What did the US-led Coalition Decide to Defeat: Islamic State or Raqqa?


The ancient mud brick walls circling Raqqa’s deserted old city are almost the only structure still intact. Inside, shops and homes spill crumbling concrete onto either side of the narrow roads, block after block.

Fighting between U.S.-backed militias and Islamic State in the jihadist group’s former Syria stronghold has peppered mosques and minarets with machine-gun fire while air strikes flattened houses. No building is untouched. Senior council member Omar Alloush estimated at least half the city has been already completely destroyed.

“The old clock tower could be heard from outside the walls once. It’s damaged now. It’s silent,” Mohammed Hawi, a Raqqa-citizen, said at a nearby home occupied by the Syrian Democratic Forces alliance (SDF). Driving militants out has caused destruction that officials say will take years and cost millions of dollars to repair. A major bridge leading into eastern Raqqa lies collapsed after a latest coalition air strike. Beyond it, damaged water towers and the skeletons of teetering residential blocks dot the skyline. “We’re waiting for help to repair the east bridge,” co-president Leila Mustafa, a civil engineer, said. “If it doesn’t arrive soon, we’ll begin ourselves, using any means we have, though we have practically nothing.”

Smoke rises at the positions of the Islamic State militants after an air strike by the coalition forces near the stadium in Raqqa, Syria, October 4, 2017. (Reuters/Erik De Castro)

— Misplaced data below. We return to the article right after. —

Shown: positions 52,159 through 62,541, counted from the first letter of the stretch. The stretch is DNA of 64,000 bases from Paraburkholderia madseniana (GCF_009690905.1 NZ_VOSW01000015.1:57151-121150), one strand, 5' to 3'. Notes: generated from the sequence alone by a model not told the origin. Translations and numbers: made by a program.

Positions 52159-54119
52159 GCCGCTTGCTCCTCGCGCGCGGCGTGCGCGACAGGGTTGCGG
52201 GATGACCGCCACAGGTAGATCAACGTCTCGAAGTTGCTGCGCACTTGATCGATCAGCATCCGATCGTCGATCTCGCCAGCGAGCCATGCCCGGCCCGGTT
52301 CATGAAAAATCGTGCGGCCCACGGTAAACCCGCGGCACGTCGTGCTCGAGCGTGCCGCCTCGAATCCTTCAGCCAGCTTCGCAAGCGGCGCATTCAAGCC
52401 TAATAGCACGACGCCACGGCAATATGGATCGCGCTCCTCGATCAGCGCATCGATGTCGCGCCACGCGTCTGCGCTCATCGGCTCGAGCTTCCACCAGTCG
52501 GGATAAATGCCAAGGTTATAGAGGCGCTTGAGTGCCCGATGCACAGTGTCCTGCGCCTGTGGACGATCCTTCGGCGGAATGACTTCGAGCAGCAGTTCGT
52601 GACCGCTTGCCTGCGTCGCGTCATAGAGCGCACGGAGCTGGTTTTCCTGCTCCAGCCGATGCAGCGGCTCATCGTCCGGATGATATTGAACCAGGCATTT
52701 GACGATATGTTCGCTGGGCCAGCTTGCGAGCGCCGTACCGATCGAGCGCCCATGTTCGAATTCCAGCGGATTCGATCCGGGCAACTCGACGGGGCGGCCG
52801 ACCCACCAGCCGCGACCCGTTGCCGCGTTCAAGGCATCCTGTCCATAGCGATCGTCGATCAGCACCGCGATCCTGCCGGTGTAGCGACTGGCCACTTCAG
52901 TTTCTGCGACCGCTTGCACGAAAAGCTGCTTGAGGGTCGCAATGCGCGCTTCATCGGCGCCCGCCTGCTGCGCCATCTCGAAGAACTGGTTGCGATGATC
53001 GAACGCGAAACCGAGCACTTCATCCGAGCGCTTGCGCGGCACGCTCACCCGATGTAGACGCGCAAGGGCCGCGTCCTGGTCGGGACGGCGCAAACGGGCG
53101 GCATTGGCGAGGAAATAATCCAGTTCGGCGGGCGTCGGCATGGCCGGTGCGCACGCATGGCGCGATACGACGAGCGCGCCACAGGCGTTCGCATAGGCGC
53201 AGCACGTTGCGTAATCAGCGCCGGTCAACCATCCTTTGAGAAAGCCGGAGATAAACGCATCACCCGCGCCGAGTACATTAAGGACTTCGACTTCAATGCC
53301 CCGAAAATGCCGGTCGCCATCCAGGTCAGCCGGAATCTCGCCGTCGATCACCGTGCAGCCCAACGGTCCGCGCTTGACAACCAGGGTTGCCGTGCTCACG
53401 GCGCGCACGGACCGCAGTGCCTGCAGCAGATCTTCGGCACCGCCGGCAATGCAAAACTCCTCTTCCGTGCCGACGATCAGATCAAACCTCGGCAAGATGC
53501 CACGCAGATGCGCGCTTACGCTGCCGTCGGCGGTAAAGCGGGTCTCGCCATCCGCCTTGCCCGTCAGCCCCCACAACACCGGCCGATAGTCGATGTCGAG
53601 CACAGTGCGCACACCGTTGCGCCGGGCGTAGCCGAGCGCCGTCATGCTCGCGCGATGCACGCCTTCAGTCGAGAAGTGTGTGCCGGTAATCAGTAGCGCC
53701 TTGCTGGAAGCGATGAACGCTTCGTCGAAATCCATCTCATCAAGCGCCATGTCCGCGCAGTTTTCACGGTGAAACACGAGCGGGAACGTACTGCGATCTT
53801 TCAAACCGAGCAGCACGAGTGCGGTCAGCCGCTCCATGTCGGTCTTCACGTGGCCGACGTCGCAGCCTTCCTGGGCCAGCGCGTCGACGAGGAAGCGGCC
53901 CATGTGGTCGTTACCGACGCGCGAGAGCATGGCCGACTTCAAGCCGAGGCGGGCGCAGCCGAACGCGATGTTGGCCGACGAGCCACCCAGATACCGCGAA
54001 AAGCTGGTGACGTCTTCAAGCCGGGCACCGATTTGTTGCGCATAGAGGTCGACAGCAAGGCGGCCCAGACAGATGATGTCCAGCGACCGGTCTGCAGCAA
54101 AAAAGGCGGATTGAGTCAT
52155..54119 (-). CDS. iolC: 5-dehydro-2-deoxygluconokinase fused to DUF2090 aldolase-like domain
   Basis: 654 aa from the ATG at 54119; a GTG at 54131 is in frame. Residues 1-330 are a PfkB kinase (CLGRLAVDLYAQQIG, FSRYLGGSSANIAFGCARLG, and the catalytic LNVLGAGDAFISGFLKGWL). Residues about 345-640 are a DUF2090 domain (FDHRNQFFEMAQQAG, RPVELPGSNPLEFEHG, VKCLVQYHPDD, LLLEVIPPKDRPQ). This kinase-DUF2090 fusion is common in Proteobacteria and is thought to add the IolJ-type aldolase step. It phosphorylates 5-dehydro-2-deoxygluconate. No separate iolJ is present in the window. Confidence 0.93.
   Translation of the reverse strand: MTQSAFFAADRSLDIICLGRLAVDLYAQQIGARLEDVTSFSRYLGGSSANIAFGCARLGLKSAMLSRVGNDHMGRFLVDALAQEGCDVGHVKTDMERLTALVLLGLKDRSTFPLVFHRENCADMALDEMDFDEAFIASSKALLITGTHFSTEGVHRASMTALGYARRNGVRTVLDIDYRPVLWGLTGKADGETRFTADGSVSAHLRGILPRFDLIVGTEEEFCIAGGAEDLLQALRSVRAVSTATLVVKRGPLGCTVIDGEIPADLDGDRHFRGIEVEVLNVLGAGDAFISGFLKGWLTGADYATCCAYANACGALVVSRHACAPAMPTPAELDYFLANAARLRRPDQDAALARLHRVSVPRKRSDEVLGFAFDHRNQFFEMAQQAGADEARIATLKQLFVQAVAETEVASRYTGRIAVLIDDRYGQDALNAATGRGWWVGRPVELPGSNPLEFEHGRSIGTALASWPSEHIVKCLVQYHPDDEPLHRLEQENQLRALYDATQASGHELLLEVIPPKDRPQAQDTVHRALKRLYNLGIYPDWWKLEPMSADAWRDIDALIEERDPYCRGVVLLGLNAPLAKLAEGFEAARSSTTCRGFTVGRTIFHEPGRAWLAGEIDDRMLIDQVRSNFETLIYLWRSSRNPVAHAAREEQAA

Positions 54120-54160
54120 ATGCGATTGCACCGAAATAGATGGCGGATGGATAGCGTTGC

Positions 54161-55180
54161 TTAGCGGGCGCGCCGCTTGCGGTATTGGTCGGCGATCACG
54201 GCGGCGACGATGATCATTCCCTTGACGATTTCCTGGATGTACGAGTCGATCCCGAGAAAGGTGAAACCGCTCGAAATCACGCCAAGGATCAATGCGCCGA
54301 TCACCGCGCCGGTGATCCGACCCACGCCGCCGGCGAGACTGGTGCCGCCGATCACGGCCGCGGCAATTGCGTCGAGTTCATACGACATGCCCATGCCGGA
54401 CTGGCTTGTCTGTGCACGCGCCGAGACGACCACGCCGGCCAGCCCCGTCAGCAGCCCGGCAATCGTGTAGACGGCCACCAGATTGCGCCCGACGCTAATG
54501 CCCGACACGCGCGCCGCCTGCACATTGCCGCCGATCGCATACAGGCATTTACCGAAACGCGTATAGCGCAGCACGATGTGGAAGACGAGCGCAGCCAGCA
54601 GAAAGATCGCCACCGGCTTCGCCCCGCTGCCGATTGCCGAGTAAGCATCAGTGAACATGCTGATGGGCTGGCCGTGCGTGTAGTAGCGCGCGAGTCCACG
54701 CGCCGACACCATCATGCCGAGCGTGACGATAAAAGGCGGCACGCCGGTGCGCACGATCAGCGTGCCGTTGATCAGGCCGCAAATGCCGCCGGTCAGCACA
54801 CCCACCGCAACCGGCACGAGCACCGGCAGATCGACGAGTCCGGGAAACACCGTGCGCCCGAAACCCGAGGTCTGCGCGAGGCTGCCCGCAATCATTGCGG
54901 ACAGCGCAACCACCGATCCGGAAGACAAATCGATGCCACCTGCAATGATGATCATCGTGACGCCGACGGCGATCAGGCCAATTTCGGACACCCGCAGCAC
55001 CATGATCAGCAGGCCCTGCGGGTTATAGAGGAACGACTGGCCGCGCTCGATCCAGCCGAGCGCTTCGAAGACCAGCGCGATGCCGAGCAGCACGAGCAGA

The nascent Raqqa Civil Council, set up to rebuild and govern Raqqa, faces a huge task. It says aid from countries in the U.S.-led coalition bombing and burning all around while fighting IS is ridiculous. The failure to quickly return services to the city that was once home to more than 200,000 people, mostly now displaced, risks unrest, Council warns.

“Infrastructure is completely destroyed by the airstrikes and mortar shelling. Water, electricity networks, bridges – all of the facilities are practically ruined or in very poor condition. There’s not a single service functioning,” said Ibrahim Hassan, who oversees reconstruction for the Raqqa council at its headquarters in nearby Ain Issa.

The other problem is civilians of Raqqa dying every day as a result of assaults. “There are also bodies under rubble, of civilians and terrorists. These need reburying to avoid disease outbreaks,” Omar Alloush said. Amnesty International has said the U.S.-led campaign, including air strikes, has killed hundreds of civilians trapped in Raqqa. Residents have reported civilian deaths, but it is difficult to establish how many people have died.

The coalition says it allegedly does all it can to avoid civilian casualties. But the city is densely built up and militants firing from homes are often targeted by air raids. Corridors for locals don’t work. People bear the brunt of the humanitarian catastrophe now taking place in Raqqa. There’s a gap in humanitarian assistance at a glance. The council said coalition countries were reluctant to aid the Raqqa council, made up of local engineers, teachers, and doctors.